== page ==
Dave Valler is Reader in Planning, School of the Built Environment at Oxford Brookes, and Chair of the RSA London and South East Branch. His research interests range across local and regional economic development, urban theory and politics, sub-national governance and policy, and science/hi-tech spaces. He has recently published research specifically on theoretical and practical planning and governance issues in the South East including questions of urban political dissonance (Territory, Politics, Governance 2018), local planning cultures and legacies (Planning Theory and Practice 2018), economic governance evaluation (Town Planning Review 2016), and planning for high-tech growth (Environment and Planning C 2014; Town Planning Review 2012).
On Wednesday 9th October 2019 Secretary of State for Housing, Communities and Local Government Robert Jenrick wrote to South Oxfordshire District Council directing that the council take no further steps in connection with its own Local Plan. This effectively prevented SODC from withdrawing the plan at a scheduled full council meeting less than 24 hours later. Reports of the subsequent meeting recorded the fury of councillors and residents alike who reacted with boos, shouting that the minister was acting like a ‘dictator’ (Oxford Mail, 12th October). Council leader Sue Cooper apologised to members of the public who attended the meeting only to find out they would not be allowed to ask questions, stating that “This last-minute move by the Government is an unacceptable intervention into local democracy”. Green Party council member Sue Roberts’ warning was more sonorous: “Mark this day, October 9th 2019; this is the date local democracy died”.
The letter from Jenrick followed the SODC Cabinet’s decision on 3rd October to recommend withdrawing the emerging Plan, in development since 2014. In local elections in May, SODC’s political composition had changed considerably with the Liberal Democrats and Greens displacing formerly very strong Conservative control. Under new leadership the Local Plan, which provides for 28,500 new homes to 2034 including in greenbelt areas, came under significant pressure. But this in turn jeopardised the £215m Housing and Growth Deal agreed between government and the Oxfordshire councils (jointly under the Oxfordshire Growth Board) in March 2018. As part of the Deal, the authorities undertook to build 100,000+ homes in Oxfordshire into the mid-2030s, and also to have all Oxfordshire’s Local Plans submitted for examination by 1st April 2019. So the potential withdrawal of SODC’s Local Plan represents a very real financial threat to the county, not to mention possible implications for a further £218m Housing Infrastructure Fund investment for transport infrastructure around the Didcot area announced in the 2019 Spring Statement.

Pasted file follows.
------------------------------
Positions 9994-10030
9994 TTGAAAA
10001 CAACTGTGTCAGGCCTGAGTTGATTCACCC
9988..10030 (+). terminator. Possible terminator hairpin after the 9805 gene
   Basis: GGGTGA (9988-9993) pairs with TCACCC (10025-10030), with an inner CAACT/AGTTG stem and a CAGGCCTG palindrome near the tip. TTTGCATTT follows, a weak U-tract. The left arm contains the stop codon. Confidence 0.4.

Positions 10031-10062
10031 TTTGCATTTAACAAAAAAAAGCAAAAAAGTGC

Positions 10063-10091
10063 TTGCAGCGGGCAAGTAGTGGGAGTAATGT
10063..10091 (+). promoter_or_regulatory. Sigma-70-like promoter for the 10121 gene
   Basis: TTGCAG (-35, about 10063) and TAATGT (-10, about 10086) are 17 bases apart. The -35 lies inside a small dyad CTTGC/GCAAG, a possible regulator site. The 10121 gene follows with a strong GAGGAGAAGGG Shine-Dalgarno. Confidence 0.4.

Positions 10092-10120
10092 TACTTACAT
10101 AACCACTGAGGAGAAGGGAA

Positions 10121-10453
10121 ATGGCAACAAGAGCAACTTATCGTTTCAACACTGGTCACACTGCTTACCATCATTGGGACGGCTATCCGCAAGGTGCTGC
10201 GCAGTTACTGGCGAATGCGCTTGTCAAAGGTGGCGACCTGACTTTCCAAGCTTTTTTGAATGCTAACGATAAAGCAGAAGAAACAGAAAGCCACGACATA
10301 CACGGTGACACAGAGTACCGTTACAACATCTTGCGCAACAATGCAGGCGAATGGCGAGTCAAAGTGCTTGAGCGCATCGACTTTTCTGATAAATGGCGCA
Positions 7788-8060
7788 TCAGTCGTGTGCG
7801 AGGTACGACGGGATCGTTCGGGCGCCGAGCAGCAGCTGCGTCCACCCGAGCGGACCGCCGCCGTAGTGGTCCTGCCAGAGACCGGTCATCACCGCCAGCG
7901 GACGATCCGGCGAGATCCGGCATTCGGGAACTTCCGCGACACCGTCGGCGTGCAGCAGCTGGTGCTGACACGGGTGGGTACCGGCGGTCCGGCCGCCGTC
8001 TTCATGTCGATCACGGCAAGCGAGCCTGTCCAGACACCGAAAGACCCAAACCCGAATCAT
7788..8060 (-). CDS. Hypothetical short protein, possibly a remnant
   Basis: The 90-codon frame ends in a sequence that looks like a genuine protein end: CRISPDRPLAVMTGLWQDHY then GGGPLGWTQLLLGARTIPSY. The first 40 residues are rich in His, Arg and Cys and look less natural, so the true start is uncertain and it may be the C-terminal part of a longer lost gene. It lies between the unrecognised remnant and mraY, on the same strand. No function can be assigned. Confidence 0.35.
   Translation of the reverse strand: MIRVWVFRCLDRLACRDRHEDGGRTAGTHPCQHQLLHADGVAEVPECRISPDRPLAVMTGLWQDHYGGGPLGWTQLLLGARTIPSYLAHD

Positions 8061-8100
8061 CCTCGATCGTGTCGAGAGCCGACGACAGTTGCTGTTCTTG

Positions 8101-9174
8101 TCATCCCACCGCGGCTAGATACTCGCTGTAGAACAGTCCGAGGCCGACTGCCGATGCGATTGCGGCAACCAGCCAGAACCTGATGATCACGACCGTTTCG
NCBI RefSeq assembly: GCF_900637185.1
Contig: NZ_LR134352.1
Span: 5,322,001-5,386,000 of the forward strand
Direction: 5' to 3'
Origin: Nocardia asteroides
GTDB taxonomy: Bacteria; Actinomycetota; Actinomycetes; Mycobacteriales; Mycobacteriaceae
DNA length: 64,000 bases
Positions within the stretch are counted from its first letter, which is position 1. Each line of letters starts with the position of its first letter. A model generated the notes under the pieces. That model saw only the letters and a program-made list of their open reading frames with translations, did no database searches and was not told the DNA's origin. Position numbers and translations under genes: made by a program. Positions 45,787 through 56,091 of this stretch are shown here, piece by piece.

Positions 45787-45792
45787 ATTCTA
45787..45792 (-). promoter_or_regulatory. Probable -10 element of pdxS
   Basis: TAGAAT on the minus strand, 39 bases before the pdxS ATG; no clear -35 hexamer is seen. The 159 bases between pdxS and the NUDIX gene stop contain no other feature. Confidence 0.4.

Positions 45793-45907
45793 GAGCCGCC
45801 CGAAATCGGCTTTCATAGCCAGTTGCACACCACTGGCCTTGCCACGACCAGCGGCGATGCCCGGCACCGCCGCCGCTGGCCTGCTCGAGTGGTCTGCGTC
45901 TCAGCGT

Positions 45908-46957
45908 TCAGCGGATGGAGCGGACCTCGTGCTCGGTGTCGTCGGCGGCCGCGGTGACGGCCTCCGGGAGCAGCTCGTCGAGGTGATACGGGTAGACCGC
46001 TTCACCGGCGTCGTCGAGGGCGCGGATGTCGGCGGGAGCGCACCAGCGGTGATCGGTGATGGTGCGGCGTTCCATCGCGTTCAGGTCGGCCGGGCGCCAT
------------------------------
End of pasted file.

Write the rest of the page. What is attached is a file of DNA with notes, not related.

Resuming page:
Figure 1. A newspaper clipping from the Oxford Mail.
Of course these events have really significant implications locally, and say much about the reality of ‘localism’ in the contemporary context. Years of austerity have sliced local authority budgets and increased reliance on ‘deals’, through which central government implements contractual relations with councils and effectively sets the rules of the game. And the reality of central state direction could hardly be more transparent than in the terms of the SoS’s letter to SODC.
However, the point I want to highlight here is that this latest episode echoes forms of ‘urban political dissonance’ (Phelps and Valler, 2018) which have long been characteristic of Oxfordshire, and which perhaps find resonance elsewhere in the pressured context of South-East England. In Oxfordshire a fragmented institutional context marked by disparate spatial agendas has given rise to a form of sustained, institutionalised conflict marked by contradictory visions and policy incongruity. For 40 years or so there has been ongoing division around the growth of Oxford city, with the surrounding districts and county effectively constraining city expansion in favour of growth spread outside the Oxford greenbelt. Against this background SODC’s opposition to the growth deal agenda can be seen in part as a reassertion of long-held differences around spatial strategy, which has had critical implications for planning policy in the county and for the growth prospects of the city and the sub-region.
Further here, given the dissonant and conflictual history, it would seem that localism and the decentralisation/ devolutionary context has further licensed a distinctive ‘policy style’ in Oxfordshire which might be described as a localised form of ‘guerrilla governance’ (Perry & Heilmann, 2011). Guerilla governance implies that individual actors exploit a fluid and uncertain institutional and policy context to their own advantage, variously demonstrating agility, single-mindedness, creativity and defensiveness. Policy tactics are marked by opportunism, secrecy, calculation, experimentation, improvisation, manoeuvrability and manipulation (etc) – characteristics that have been transparently evident in local debates around unitary government for Oxfordshire (2014-17) and which may well resurface in current debates over a Joint Statutory Spatial Plan for Oxfordshire (Oxfordshire 2050) and in response to the Oxford-Cambridge Arc proposals.
Fascinating times in Oxfordshire, as ever! I’d be more than interested to hear of other South-East cases.
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Perry, E.J. Heilmann,S. (2011) Embracing Uncertainty: Guerrilla Policy Style and Adaptive Governance in China. In Mao’s Invisible Hand: The Political Foundations of Adaptive Governance in China, eds. Elizabeth J. Perry and Sebastian Heilmann: 1-29. Cambridge, MA: Harvard University Press.
Phelps, N. A., & Valler, D. (2018). Urban development and the politics of dissonance Territory, Politics, Governance 6(1), 81-103.